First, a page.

What are pericardial disorders?
The pericardium is a membrane that surrounds your heart. It holds the heart in place and helps it work properly. Problems with the pericardium include:
- Acute pericarditis, an inflammation of the sac. It can be from a virus or other infection, a heart attack, heart surgery, other medical conditions, injuries, and certain medicines.
- Pericardial effusion, the buildup of fluid in the sac.
- Cardiac tamponade, a serious problem in which buildup of fluid in the sac causes problems with the function of the heart. It can be from a tumors, uremia, or the accumulation in the blood of waste materials that are usually eliminated in the urine, bleeding into the pericardium because of surgery or injury and bleeding caused by anticoagulants in patients with acute pericarditis. .
- Chronic constrictive pericarditis, the persistence of pericaditis.
Both chronic and acute pericarditis can be life threatening. Many of the symptoms of pericarditis are similar to those of other heart and lung conditions. The sooner you are evaluated, the sooner you can receive proper diagnosis and treatment. For example, although the cause of acute chest pain may be pericarditis, the original cause could be a heart attack or a blood clot of the lungs (pulmonary embolus).
What are the symptoms?
Symptoms of pericardial problems include chest pain, rapid heartbeat and difficulty breathing. Fever is a common symptom of acute pericarditis. Treatment depends on the cause.
Most common symptoms of acute pericarditis are:
- Chest pain, tightness or pressure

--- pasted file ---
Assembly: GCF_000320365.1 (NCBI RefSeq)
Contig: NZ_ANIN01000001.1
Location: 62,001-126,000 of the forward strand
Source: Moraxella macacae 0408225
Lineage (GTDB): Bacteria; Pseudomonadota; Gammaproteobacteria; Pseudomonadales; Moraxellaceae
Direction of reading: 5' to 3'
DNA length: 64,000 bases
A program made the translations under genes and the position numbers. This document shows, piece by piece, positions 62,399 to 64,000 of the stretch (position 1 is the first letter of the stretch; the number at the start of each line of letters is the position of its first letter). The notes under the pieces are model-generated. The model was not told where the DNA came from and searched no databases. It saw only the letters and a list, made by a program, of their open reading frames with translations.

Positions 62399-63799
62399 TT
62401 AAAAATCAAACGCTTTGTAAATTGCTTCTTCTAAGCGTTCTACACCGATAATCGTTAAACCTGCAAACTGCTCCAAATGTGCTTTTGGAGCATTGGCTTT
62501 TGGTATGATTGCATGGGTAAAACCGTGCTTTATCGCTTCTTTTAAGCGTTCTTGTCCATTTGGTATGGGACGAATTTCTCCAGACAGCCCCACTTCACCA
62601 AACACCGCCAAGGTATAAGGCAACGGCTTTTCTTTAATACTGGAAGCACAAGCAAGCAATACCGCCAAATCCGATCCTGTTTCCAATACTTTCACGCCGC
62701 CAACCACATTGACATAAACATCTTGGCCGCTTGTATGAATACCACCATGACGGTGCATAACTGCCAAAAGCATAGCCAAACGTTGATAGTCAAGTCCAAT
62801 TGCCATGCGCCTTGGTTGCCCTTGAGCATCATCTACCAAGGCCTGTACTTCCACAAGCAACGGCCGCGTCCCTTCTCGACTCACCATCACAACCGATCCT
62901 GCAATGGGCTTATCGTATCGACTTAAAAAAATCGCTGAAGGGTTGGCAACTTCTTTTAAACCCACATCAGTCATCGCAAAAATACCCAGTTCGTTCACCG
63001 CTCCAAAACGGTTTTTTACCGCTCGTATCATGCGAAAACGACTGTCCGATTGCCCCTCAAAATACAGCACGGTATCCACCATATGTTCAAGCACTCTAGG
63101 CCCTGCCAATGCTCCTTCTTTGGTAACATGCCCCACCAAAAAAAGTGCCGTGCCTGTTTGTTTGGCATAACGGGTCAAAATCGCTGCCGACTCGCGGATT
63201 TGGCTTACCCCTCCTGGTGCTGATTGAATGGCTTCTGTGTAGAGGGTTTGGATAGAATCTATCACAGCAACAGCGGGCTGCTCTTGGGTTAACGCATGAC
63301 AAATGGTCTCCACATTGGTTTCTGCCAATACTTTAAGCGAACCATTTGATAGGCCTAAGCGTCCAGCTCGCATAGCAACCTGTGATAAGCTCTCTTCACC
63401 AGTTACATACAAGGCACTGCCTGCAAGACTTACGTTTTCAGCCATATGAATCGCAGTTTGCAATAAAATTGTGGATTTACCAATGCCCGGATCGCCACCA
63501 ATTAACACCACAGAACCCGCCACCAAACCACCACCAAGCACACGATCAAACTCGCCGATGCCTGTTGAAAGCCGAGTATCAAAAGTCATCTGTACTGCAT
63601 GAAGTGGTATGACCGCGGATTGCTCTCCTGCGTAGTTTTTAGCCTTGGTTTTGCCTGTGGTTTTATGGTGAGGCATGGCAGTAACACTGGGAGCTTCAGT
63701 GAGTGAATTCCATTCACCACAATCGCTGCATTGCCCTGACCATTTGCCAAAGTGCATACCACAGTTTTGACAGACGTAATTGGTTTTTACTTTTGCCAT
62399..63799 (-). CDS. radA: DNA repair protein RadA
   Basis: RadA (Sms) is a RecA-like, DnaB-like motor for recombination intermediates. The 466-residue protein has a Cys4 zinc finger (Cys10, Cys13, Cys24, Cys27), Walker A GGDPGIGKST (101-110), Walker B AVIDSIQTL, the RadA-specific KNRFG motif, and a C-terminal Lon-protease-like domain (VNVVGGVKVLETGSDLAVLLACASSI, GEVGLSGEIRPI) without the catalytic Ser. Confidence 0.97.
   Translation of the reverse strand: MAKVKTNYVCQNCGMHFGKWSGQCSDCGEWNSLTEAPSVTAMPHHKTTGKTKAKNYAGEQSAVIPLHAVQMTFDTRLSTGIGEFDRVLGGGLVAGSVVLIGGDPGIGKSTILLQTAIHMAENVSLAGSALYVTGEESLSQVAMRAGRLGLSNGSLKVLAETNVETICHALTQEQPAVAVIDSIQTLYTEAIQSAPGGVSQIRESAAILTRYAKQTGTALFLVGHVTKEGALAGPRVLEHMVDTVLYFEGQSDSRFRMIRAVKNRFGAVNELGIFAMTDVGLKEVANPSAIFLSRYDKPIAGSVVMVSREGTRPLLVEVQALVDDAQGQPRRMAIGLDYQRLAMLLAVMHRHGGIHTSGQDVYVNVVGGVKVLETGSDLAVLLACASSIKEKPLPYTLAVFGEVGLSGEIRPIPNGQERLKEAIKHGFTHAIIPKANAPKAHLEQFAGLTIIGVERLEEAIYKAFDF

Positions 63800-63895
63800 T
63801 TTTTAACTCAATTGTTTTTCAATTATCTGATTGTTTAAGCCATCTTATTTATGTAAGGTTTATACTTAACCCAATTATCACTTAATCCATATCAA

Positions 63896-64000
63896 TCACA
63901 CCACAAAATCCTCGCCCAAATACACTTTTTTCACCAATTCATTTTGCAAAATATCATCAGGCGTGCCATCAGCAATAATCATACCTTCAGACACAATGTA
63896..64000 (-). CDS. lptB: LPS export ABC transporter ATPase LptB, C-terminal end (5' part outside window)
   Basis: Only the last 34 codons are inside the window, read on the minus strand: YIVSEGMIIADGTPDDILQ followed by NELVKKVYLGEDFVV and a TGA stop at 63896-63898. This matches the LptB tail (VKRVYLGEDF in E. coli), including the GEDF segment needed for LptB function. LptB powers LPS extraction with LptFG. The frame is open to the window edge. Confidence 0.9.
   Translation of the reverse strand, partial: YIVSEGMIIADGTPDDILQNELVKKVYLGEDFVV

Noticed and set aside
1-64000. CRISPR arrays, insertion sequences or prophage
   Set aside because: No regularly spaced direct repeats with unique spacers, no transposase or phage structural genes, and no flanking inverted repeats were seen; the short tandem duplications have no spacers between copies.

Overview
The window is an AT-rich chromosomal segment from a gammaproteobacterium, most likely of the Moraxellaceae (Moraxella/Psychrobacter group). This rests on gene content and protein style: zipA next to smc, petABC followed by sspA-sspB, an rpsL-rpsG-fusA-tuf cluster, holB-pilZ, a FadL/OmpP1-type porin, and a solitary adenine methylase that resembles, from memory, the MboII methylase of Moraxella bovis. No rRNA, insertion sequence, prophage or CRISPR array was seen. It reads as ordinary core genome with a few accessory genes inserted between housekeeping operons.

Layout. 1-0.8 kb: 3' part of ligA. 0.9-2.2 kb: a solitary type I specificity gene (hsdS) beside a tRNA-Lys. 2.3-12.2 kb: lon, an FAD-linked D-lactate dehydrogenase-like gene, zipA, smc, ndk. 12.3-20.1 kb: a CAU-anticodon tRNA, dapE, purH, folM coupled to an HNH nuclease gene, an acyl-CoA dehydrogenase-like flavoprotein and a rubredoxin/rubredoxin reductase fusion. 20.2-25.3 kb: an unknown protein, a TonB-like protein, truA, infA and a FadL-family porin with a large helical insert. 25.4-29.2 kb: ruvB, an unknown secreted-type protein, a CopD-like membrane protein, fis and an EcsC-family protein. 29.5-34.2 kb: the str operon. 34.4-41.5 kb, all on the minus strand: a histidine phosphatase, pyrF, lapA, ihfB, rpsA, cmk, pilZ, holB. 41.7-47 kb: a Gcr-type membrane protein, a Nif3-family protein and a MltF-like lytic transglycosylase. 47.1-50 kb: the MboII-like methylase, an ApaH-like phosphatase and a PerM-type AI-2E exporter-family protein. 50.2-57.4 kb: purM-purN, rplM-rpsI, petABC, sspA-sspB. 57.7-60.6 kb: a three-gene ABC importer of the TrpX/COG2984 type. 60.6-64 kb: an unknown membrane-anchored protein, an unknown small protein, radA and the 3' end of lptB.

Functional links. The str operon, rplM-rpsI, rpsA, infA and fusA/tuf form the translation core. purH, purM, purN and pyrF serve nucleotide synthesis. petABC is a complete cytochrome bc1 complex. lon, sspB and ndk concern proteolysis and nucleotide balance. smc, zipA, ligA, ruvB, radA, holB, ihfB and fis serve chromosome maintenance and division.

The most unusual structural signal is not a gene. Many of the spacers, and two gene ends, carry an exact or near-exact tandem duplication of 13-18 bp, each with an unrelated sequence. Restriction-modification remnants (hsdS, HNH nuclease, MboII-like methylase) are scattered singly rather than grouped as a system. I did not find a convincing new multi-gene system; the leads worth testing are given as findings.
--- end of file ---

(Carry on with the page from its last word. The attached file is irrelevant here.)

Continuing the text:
- Pericardial friction rub or murmur
- Excessive fluid aound heart
- Dull-chest pain
- Low-grade fever
Most symptoms of cardiac tamponade include:
- Rapid heartbeat
- Difficulty breathing
- Severe drop in blood pressure
- Weak pulse
- Decreased heart sounds
- Distended or bulging veins
- Bluish skin color, or cyanosis
- Severe anxiety or panic
Most symptoms of chronic constrictive pericarditis include:
- Shortness of breath
- Weight loss
- Loss of appetite
- Liver enlargement
- Distended neck veins
- Ascites, or the accumulation of fluid in the abdomen
- Edema, or the accumulation of fluid in the extremities
Chest pain that accompanies pericarditis may be worsened by lying down, coughing, breathing deeply, and sometimes by swallowing.
How is it treated?
- Medication. The physician may treat acute pericarditis by prescribing medications, including:
- Nonsteroidal anti-inflammatories (NSAIDs), such as aspirin or ibuprofen
- Morphine or codeine
- Antiarrhytmic drugs
- Pericardiocentesis (pericardial tap). To prevent fluid reaccumulation, a needle and catheter are sometimes inserted into the pericardium to remove fluid from the sac around the heart. This procedure relieves pressure on the heart and the catheter may be left in place for several days. The fluid may then be sent to a laboratory for tests to look for signs of infection or cancer. If the fluid re-accumulates, the physician may consider surgery to remove a portion of the pericardium so that fluid drains continuously.
- Surgery. Removal of the stiffened pericardium in a procedure called pericardiectomy is the only cure for chronic constrictive pericarditis.
What is Lee Health's approach?
At Lee Health, we use advanced imaging tests to accurately diagnose peripheral artery disease. We work together to evaluate and treat your condition.
Our doctors have expertise treating people who have pericardial disorders using medications, pericardiocentesis, and pericardiectomy. Our doctors work with you to determine the most appropriate treatment for your condition.